An Aneurysm Can Be Prevented Through Early Detection
What is an Aneurysm? An Aneurysm is a condition that is recognized by abnormal bulges or balloon-like shapes, in the walls of one of your arteries. Most of these abnormal bulges occur in the main artery, known as the aorta.
This large blood vessel, is responsible for carrying oxygen-rich blood from your heart, to the remaining parts of your body. This condition can develop and rupture, causing severe bleeding inside of our bodies.
The bleeding can be so bad that it can become fatal if it is not detected and treated in time. Whenever these abnormal bulges or balloon shapes, occur in the aorta of your stomach region, they are referred to as abdominal aorta aneurysms.
As a diabetic, you can also develop this cardiovascular disease in other areas of your body like the...
- Back of the knees and thighs
If the condition develops in your brain it can rupture and cause a stroke. Statistics show that an estimated 15,000 individuals die from ruptured aorta each year in the United States. That is a big number.
This illness, is believed to be the 10th most leading caused of death in the country among men over the age of 50. However, if the illness detected early enough, most of these individual cases can be treated successfully.
Types of Aneurysm
Primarily there are several known types of this illness that an individual over the age of 50 may experienced. They include...
- Aortic. These type of aneurysms are the more common ones. When an aneurysm occurs in the part of the aorta that passes through the thorax cavity (chest area), it is referred to as a thoracic aortic aneurysm.
- Cerebral. This particular type of illness occurs in the brain. This condition is also referred to as a berry aneurysm.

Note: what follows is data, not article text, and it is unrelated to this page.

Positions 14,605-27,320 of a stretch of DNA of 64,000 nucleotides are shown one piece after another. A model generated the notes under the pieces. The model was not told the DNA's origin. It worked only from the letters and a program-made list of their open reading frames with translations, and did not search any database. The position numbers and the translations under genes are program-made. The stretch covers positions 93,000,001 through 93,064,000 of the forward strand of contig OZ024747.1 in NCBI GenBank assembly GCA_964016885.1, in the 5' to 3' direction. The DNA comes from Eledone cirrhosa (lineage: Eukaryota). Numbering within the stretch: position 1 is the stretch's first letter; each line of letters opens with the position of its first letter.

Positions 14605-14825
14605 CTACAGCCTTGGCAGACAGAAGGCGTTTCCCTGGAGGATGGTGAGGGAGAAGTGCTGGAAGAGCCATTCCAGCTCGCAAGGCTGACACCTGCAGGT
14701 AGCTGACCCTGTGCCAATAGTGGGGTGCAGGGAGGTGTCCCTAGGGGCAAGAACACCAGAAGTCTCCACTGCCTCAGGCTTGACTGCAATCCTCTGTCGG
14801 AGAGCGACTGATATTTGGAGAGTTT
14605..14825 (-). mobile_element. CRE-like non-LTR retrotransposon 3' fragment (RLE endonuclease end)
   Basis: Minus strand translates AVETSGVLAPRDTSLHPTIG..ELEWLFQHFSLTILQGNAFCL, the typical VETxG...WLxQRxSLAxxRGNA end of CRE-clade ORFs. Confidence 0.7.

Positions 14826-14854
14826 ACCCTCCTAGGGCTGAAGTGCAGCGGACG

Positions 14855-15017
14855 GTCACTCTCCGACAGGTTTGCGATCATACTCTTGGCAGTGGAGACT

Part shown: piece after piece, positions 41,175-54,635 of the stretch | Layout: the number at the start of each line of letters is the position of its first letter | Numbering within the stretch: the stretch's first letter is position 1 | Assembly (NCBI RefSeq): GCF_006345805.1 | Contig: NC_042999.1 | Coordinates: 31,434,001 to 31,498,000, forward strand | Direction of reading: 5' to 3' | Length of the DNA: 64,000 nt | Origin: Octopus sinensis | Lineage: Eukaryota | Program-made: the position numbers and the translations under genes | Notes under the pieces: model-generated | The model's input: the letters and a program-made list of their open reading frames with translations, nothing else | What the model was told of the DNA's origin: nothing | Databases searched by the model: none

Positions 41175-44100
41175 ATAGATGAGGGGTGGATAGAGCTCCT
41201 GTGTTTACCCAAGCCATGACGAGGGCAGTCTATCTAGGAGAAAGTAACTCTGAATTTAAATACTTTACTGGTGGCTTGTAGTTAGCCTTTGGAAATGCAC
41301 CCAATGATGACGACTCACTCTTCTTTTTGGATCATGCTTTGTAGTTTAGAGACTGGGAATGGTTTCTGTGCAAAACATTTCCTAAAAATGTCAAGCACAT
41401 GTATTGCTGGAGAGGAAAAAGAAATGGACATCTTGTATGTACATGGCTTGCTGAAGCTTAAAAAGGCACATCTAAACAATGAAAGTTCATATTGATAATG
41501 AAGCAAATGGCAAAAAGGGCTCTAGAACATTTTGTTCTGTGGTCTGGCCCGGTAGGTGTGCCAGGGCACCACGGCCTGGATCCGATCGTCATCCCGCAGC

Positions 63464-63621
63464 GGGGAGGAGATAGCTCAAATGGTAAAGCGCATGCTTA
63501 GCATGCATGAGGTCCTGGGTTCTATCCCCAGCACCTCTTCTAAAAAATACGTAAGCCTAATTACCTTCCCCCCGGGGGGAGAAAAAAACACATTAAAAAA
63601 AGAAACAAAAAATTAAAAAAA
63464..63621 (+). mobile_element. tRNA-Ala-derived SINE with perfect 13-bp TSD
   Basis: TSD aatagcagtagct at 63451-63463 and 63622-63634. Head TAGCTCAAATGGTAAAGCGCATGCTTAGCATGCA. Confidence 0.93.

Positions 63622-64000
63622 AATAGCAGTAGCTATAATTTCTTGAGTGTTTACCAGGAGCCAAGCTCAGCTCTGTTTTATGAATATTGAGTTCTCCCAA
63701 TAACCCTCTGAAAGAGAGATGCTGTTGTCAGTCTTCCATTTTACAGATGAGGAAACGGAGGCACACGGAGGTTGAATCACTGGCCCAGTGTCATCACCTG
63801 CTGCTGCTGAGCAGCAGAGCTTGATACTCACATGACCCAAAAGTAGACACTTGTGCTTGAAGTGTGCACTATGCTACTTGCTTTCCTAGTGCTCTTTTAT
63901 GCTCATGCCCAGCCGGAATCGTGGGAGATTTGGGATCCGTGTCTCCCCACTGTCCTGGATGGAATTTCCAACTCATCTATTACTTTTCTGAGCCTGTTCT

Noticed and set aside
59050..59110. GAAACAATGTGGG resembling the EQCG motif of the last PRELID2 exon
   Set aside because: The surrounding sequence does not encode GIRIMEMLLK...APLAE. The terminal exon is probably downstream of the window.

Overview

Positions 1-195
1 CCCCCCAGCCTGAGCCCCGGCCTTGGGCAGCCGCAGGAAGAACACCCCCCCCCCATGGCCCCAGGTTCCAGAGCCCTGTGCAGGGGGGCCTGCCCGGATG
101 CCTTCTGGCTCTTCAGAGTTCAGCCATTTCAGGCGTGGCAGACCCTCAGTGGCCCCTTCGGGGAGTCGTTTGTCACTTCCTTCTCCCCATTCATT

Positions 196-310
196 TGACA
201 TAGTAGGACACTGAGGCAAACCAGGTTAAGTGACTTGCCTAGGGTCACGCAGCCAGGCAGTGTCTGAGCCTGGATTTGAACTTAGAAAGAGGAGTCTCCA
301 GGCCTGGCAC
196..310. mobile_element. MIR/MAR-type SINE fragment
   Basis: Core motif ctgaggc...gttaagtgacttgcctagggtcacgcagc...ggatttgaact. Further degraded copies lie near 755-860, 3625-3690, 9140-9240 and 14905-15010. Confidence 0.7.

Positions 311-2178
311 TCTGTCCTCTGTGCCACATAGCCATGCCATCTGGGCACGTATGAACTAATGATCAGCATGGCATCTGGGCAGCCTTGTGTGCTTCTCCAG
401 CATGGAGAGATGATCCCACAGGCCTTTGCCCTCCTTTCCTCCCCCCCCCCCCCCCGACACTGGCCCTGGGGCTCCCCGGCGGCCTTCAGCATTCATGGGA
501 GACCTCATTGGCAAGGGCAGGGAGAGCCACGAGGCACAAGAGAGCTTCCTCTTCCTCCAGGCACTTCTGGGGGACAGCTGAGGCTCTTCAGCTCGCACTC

- Peripheral. These ones normally occur in the arteries other than the main one. They are more commonly occur in the back of an your thighs and happens in your popliteal arteries. A peripheral condition can also develop in the femoral artery, located in the groin area, as well carotid artery which is located in the neck.
Symptoms of an Aneurysm
As a diabetic individual, you can have this condition developing and growing for some time and not be aware of it. This growing process could take years before you begin to shown any signs or symptoms.
Unfortunately, indications or symptoms of the problem often do not show up until they have ruptured or grown large enough to restrict blood flow or begin pressing on other nearby parts of your body.
The signs and symptoms often depend on the type you have and which part of your body it is affecting.
Symptoms of A Thoracic Aortic Aneurysms
These type of aneurysms may show no symptoms until they have ruptured and begin to leak. Signs of this condition usually include...
- Pain in the jaw, neck, upper back, or chest areas.
- Coughing, hoarseness or trouble breathing.
Symptoms of a Cerebral Aneurysm
Whenever a cerebral aneurysm presses on any of the nerves in your brain, it can cause symptoms such as...
- Pain above or behind your eyes.
- Numbness on one side of your face or body. This is usually a sign of a stroke.
Symptoms of a stroke are often similar to the ones listed for cerebral conditions but they come on more suddenly and are more severe.
Symptoms of Abdominal Aortic
You can develop an this condition slowly over time (years) and show no signs or symptoms until they actually rupture. Symptoms of this condition normally include...
- Pain that seems to penetrate deep into your back or the side of your abdomen.
- A pain that seems to be gnawing steadily in your abdomen which can last for hours or in some cases days.
- Coldness, numbness, or tingling in your feet. This can lead to restricted blood flow in your legs as well.
Symptoms Of Peripheral Condition